“This is a win-win situation for both workers and companies. Ultimately, workers stay in their jobs whereas companies get help with the payroll and have better skilled workers on hand, poised for the eventual upturn," said Mr Ng.
NTUC ‘COULD HAVE DONE BETTER’ IN ADMINISTERING SIRS
In his speech, Mr Ng also addressed Member of Parliament (MP) Sylvia Lim’s question about NTUC administering the Self-Employed Person Income Relief Scheme (SIRS).
“While it was an auto-inclusion scheme, it was announced that NTUC would be helping the Government administer appeals from those who are not auto-included,” she said.
“For those who appealed, NTUC has partially allowed some appeals. In some cases, appeals resulted in payment of a reduced amount at S$800 a month instead of S$1,000 per month.”
Ms Lim asked about NTUC’s criteria for allowing or rejecting appeals and the need to outsource the administration to NTUC in the first place, to which Mr Ng replied: "It is simply because we care."
Mr Ng added that NTUC took up the role at the request of the Ministry of Finance, not because it wants to be “at the centre of things” but because of its capabilities as a tripartite partner.
“If we look at the National Jobs Council that is set up, should NTUC not be in it? Should the Singapore Business Federation not be in it? If all of us are not together in this fight against COVID-19, I think we would have lost a capability unique to Singapore,” he said.
“There is space for business owners, NTUC and the workers to play a part. Tripartism is a strength.”
NTUC has also established the NTUC Training Fund (SEPs) to provide training and upgrading to self-employed persons (SEPs) and freelancers.
“I’m humble enough to say that NTUC could have done better in (handling) some of the SIRS things, but let us draw on those lessons when the time comes,” Mr Ng said.
READ: COVID-19: Eligible self-employed workers to receive S$9,000 in quarterly cash payouts under new income relief scheme
In their speeches, several MPs also called for greater focus on SEPs and older workers.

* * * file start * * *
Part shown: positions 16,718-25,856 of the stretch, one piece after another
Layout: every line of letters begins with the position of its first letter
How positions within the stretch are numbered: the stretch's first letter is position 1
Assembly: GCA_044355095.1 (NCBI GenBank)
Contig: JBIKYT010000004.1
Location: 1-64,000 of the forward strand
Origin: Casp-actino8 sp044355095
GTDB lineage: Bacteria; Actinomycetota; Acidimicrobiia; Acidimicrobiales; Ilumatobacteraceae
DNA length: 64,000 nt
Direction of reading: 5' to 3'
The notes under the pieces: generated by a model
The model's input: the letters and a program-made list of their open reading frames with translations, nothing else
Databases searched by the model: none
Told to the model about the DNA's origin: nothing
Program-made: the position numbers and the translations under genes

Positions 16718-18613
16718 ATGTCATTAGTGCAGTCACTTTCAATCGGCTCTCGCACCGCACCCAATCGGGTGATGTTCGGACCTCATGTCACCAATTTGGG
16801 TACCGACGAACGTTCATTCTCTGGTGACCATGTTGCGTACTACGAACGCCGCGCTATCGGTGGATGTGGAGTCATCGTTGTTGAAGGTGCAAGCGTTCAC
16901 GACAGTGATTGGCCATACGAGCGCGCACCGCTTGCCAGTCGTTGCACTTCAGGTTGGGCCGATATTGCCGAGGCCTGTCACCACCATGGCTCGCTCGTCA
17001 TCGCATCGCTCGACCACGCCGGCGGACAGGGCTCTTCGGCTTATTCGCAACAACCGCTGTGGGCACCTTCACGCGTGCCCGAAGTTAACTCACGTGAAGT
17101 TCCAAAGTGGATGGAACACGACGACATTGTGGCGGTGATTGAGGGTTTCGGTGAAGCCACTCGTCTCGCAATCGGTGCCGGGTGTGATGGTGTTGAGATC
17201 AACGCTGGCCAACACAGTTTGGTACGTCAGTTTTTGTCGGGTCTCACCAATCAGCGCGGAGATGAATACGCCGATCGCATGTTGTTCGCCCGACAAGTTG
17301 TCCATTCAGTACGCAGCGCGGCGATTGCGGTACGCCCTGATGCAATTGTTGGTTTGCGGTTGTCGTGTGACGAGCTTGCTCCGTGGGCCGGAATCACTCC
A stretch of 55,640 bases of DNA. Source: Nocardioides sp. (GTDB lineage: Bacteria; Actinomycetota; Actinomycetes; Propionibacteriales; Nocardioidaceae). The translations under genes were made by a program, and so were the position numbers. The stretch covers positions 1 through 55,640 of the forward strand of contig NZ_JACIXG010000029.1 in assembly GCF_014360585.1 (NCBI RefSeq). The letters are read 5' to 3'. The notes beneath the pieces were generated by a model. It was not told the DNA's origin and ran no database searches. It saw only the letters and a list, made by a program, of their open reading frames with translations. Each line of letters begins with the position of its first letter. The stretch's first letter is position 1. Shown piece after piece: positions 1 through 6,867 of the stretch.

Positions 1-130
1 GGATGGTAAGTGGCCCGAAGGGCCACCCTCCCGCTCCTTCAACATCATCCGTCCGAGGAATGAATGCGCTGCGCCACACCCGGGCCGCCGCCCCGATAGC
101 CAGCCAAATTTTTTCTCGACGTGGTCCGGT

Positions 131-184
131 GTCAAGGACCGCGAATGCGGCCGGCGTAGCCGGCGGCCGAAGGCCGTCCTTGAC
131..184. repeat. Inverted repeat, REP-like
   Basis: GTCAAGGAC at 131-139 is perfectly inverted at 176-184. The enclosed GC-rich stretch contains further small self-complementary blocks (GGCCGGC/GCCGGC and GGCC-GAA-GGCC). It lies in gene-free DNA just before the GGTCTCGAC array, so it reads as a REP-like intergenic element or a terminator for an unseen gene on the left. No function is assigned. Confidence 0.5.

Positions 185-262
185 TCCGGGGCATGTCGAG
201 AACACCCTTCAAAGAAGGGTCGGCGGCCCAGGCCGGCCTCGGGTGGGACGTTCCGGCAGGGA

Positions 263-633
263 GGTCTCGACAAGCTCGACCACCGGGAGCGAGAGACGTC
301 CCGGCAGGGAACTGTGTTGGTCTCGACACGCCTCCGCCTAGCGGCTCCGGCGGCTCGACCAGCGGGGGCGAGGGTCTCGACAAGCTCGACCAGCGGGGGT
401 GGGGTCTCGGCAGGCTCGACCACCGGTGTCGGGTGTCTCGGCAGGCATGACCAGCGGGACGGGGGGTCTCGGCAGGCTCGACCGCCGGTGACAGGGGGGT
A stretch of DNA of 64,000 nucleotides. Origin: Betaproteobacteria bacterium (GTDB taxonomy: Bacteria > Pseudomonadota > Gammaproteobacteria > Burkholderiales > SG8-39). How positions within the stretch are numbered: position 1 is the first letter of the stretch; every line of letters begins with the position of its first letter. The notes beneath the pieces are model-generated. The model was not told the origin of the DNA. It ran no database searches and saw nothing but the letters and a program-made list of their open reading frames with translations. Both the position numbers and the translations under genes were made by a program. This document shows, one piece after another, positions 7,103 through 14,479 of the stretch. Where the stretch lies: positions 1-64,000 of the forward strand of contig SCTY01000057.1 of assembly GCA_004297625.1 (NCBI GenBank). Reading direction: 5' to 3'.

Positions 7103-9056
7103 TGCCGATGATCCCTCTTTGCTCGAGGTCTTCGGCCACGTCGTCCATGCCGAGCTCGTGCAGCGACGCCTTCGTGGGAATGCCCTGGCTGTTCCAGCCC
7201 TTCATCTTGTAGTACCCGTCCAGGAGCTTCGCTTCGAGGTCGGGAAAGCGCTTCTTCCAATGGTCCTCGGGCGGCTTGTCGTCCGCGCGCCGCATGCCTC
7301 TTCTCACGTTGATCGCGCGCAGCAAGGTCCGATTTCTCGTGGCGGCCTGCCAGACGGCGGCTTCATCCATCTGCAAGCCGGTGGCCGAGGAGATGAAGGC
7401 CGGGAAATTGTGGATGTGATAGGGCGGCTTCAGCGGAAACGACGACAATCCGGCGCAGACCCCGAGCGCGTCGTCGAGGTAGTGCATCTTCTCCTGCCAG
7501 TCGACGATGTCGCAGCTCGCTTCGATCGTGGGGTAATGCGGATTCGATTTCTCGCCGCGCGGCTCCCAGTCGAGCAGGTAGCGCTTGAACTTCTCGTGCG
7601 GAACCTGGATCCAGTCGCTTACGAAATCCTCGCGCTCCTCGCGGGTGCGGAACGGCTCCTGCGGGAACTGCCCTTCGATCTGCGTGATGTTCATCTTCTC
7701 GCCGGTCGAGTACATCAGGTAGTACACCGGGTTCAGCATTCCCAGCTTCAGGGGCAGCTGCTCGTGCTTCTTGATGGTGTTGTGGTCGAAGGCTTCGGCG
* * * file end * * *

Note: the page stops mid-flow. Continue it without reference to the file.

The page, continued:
NTUC assistant director-general Ang Hin Kee proposed for more groups of SEPs such as tuition teachers, photographers and performers to be issued with a license and given assistance to help them contribute to their MediSave.
“For instance, self-employed persons such as private-hire drivers and tour guides hold a vocational licence and are contracted with an operator. That allowed accurate identification of those who have suffered a severe drop in income,” he said.
“Furthermore, self-employed persons who are registered with the unions could at least access immediate help offered by the NTUC.”
Meanwhile, NTUC deputy secretary-general Heng Chee How and assistant secretary-general Zainal Sapari urged for a greater look into job preservation and creation for older workers.
“The circuit breaker period has illustrated cross-industry job possibilities,” Mr Heng said.
“Whether it is professional conversion programmes (PCPs) for older PMEs, full-time or part-time jobs ... Let us give older workers a fair go at these opportunities too.”
Mr Zainal called for a progressive wage model, where “essential services would be anchored by a skillful and productive workforce”, balanced with the young and old.
“As there will be older workers in these sectors, we also need to drive a change in our mindset. We must inculcate in all workers a growth mindset where one is never too old to learn new things,” he said.
“We need to encourage them to embrace technology to make the work safer and smarter.”